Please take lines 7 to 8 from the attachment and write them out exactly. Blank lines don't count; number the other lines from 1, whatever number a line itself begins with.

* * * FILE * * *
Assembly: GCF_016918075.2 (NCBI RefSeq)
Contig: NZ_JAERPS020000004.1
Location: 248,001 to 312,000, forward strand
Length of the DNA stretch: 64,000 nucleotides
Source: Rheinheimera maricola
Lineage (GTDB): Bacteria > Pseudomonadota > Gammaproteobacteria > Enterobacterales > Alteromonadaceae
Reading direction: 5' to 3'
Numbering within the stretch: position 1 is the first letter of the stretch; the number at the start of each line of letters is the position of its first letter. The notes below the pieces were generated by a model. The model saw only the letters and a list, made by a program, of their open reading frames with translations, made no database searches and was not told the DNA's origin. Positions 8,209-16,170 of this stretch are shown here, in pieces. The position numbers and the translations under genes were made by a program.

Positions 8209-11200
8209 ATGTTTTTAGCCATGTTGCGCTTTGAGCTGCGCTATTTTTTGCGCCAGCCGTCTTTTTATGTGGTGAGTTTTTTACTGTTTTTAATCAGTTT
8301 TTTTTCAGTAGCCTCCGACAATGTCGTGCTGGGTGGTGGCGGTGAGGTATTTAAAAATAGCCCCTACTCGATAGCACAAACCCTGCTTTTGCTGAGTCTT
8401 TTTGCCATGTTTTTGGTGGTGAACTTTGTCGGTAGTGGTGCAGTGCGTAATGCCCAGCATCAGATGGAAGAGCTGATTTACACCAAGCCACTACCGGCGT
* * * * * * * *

Reading direction: 5' to 3'
Numbering within the stretch: position 1 is the first letter of the stretch; the number at the start of each line of letters is the position of its first letter. The notes below the pieces were generated by a model. The model saw only the letters and a list, made by a program, of their open reading frames with translations, made no database searches and was not told the DNA's origin. Positions 8,209-16,170 of this stretch are shown here, in pieces. The position numbers and the translations under genes were made by a program.